19/02/2012 12:34 GMT | Updated 19/02/2012 12:43 GMT

Police 'Formally Link' John Suddard And Betty Yates Stabbings After Arrest

The murder of a retired teacher stabbed to death at her home and that of a clergyman killed at his vicarage have been "formally linked", detectives said.

West Mercia Police officers investigating the murder of retired teacher Betty Yates, 77, at her home in Bewdley, Worcestershire, on 2 January say they are working with officers investigating the stabbing of the Reverend John Suddards, 59, in Thornbury, South Gloucestershire, last Tuesday.

Yates was found dead at the bottom of stairs at her home on the banks of the River Severn on 4 January, having been killed two days earlier. Mr Suddards's body was discovered on 14 February by workmen who arrived to carry out work at the vicarage.

A West Mercia Police spokesman said tonight: "It can also be confirmed that, following close liaison with Avon and Somerset Police, detectives have formally linked the murder of Yates to the murder of the Reverend John Suddards in South Gloucestershire.

"Reverend Suddards, 59, was found dead in his home in Thornbury on Tuesday 14 February, 2012. Like Mrs Yates, he had been stabbed to death."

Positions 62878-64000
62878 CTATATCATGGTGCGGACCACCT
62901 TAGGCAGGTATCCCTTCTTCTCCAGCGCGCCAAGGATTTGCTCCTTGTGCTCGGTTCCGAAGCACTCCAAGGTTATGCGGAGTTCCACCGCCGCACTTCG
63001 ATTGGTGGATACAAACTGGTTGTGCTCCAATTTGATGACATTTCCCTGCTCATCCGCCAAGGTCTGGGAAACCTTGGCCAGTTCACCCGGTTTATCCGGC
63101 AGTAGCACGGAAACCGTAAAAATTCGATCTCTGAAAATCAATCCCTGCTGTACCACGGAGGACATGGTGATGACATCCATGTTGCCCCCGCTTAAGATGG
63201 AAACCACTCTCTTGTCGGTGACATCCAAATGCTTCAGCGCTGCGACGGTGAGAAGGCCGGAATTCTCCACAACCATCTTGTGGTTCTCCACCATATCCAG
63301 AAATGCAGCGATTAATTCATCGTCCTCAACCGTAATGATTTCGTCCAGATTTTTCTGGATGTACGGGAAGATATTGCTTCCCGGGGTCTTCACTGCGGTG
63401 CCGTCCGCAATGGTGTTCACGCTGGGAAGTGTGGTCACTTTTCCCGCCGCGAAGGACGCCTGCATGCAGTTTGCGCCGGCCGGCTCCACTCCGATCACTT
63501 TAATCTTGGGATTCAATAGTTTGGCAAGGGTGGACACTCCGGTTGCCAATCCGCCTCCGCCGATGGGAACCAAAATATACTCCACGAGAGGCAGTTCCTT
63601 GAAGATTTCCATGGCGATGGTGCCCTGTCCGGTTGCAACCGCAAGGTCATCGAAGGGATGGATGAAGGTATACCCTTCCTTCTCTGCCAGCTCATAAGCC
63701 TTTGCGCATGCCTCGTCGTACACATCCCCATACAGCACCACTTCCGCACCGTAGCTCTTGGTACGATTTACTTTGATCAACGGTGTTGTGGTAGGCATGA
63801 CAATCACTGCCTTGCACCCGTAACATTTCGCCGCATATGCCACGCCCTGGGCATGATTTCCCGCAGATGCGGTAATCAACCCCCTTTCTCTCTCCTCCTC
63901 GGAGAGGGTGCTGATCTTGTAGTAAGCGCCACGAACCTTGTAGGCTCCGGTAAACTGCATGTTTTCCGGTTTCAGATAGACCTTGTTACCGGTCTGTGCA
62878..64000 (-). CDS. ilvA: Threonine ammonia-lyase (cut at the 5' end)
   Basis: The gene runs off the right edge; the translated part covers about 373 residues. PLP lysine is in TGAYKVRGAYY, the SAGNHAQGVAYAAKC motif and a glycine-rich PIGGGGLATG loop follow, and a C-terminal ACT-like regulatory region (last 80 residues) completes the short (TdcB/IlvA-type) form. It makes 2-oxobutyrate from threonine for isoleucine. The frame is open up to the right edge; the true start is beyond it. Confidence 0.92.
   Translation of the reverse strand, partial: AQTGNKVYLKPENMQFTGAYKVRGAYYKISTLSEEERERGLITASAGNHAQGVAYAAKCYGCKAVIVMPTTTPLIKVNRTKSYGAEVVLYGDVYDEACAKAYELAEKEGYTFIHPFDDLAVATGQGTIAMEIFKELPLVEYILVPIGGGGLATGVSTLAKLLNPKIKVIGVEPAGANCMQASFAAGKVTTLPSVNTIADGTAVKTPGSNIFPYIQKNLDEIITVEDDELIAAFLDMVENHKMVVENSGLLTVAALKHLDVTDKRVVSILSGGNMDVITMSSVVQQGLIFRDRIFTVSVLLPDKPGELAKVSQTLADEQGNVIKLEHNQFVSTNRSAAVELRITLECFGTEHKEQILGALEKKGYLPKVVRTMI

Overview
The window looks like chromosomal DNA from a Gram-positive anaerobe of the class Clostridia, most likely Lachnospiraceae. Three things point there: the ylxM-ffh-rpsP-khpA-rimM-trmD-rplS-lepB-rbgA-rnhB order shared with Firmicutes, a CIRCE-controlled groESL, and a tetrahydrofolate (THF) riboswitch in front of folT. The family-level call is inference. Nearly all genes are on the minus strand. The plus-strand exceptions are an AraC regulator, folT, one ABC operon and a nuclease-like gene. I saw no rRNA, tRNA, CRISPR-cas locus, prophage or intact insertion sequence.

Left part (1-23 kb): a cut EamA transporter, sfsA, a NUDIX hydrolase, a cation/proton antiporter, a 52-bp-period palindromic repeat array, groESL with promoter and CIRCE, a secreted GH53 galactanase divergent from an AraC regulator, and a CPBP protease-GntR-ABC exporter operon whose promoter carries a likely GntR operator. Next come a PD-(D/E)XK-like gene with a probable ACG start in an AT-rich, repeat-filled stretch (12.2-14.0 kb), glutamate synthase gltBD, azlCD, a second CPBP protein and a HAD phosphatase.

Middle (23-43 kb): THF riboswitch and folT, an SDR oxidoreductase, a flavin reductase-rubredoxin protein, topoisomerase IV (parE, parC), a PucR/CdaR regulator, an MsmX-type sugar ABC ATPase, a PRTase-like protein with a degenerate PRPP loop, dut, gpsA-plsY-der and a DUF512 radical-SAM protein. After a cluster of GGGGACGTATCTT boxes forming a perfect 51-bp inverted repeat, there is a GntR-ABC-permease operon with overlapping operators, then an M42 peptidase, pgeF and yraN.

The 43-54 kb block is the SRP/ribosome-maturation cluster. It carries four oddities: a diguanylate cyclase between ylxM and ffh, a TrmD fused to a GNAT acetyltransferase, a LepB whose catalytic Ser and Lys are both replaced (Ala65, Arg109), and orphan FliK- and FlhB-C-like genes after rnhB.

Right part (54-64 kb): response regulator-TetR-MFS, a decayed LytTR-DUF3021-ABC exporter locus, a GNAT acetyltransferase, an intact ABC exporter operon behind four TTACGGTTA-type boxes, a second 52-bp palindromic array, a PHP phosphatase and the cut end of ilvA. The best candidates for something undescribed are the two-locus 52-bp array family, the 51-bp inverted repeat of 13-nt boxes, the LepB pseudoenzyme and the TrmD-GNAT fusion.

Stephen Farrow, 47, was arrested in Folkestone, Kent, in the early hours of this morning in connection with Suddards's death after a nationwide appeal by Avon and Somerset Police.

His arrest came hours before a senior church figure said the clergy should continue to open their doors to "people who are distressed and angry" in the wake of Suddards's murder.

The Venerable Geoffrey Sidaway, Archdeacon of Gloucester, spoke after taking the Sunday morning service at St Mary's Church, saying it was not the time for the clergy to close their doors.

"By the nature of the position, clergy are often dealing with people who are distressed and angry, and that can put us in very vulnerable situations," he said.

"The door must stay open - that is the whole point of the job.

"We need to be a church with an open door which is there to welcome and to help everyone."